iPhone Ear Training Tool:
Play By Ear
Play By Ear is a free iPhone ear training application that includes exercises for learning to play intervals, chords, and melodies by ear. The exercises are all based on call and response, where the iPhone plays some notes and you play them back on your actual instrument. As you play the notes back on your instrument, Play By Ear uses pitch recognition to determine whether or not you got the notes right. Play By Ear doesn't have as many features as the online ear training application shown to the right, but it's a handy mobile ear trainer that you can take anywhere!
Ear Training Online:
Intervals, Chords, Random Melodies
This free online ear training tool includes exercises for learning intervals, chords, and melodies. You can use the random melody feature to practice sight-singing and call-and-response (it also has pre-programmed jazz licks). The auto looping feature is especially useful so you can work hands-free, listening to the exercises and playing them back on your instrument. This online ear training tool also includes a rhythm section feature that dynamically generates jazz play-a-long tracks for major, minor, dominant7, II-V7-I, blues, and rhythm changes chord progressions... and more!
Ear Training Online:
Simple Song Randomizer
When learning to play by ear, one of the most effective ear training exercises is playing familiar tunes by ear. They can be simple songs like nursery rhymes, xmas carols, or jazz standards and rock/pop hits. All that matters is that you know them well enough to effortlessly sing, whistle, or hum their melody. With that level of familiarity you can then try playing them on your instrument by ear, without reading music. My simple song randomizer ear training tool streamlines this activity by providing you with a random song name and starting note.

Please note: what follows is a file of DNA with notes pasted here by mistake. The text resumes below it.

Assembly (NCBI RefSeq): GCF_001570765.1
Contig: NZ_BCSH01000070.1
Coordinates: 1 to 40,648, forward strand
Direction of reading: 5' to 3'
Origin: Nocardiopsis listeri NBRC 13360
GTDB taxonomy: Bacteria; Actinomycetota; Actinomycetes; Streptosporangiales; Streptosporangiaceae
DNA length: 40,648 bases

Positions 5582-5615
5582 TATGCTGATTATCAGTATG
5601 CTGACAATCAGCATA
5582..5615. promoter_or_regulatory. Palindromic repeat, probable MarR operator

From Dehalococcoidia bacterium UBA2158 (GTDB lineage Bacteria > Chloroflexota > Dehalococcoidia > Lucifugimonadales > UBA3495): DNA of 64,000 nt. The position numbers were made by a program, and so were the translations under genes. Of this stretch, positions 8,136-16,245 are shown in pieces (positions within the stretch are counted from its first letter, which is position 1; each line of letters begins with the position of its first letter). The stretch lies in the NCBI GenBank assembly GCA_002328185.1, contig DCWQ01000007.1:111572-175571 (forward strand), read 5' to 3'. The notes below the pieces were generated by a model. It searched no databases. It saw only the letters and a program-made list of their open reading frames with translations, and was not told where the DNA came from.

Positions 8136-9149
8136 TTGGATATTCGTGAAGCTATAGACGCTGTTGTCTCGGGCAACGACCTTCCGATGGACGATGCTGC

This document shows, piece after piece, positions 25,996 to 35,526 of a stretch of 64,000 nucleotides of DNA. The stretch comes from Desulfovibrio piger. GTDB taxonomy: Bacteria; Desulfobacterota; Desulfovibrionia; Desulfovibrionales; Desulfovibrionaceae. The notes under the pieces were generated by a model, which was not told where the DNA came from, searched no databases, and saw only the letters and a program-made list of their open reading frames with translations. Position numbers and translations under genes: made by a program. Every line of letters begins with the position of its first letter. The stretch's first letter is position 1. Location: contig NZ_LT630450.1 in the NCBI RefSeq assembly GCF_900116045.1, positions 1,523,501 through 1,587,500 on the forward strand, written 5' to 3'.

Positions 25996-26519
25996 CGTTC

WHY EAR TRAINING IS IMPORTANT
Ear training helps you to identify and play music entirely by ear, without the aid of written music. The ability to play by ear is essential to any improvising musician because it's the only way to accurately play the ideas in your head. Non-improvising musicians can also benefit from ear training as it allows you to learn new tunes, compose new tunes, and play any melody entirely by ear.
Here's another way to look at ear training... think of the last time you were around other people and somebody asked you to play a popular song on your instrument. Maybe it was an xmas carol, or maybe it was a rock song. Whatever it was, it was likely something that you could effortlessly sing yet you probably hadn't ever played it on your instrument. The question is this: Were you able to pick up your instrument and play the song by ear, or did you tell the person you couldn't play the song because you needed written music? I've been in this situation many times myself and I've always found it demoralizing when I couldn't play even the simplest of tunes by ear. And that's where ear training comes in. Regardless of your current ability, ear training can strengthen your ears moving you closer to the point where you can effortless play anything by ear.
EAR TRAINING ARTICLES
I've written several articles about ear training at my jazz blog. Following are some highlights:
- Learning To Improvise - Introduction: This article discusses my jazz education and the odd absence of adequate ear training. As you'll read in the article, my lack of ear training and my total inability to play by ear prevented me from succeeding at jazz improvisation.
- Learning To Improvise - Ear Training: This article discusses the importance of ear training in jazz improvisation.
- Play By Ear - Supporting Evidence: Interviews and masterclass notes where professional jazz musicians and educators discuss the importance of ear training and the ability to play by ear.
- Ear Training - Reader Email: Selected messages from readers of my jazz blog in which they discuss the importance of ear training in their musical development.
- Suzuki Method & Music Education: This article discusses some of the ear training principles behind the Suzuki Method and how those principles help students learn to play by ear.
- John Murphy - Ear Training Interview: In this article, I present an interview I did with University of North Texas professor, John Murphy. Among other things, John Murphy teaches jazz aural skills (ear training) at UNT's school of music.
- John Murphy - Musical Fluency: This is a short article by a University of North Texas Professor which compares fluency in a language to having strong aural skills.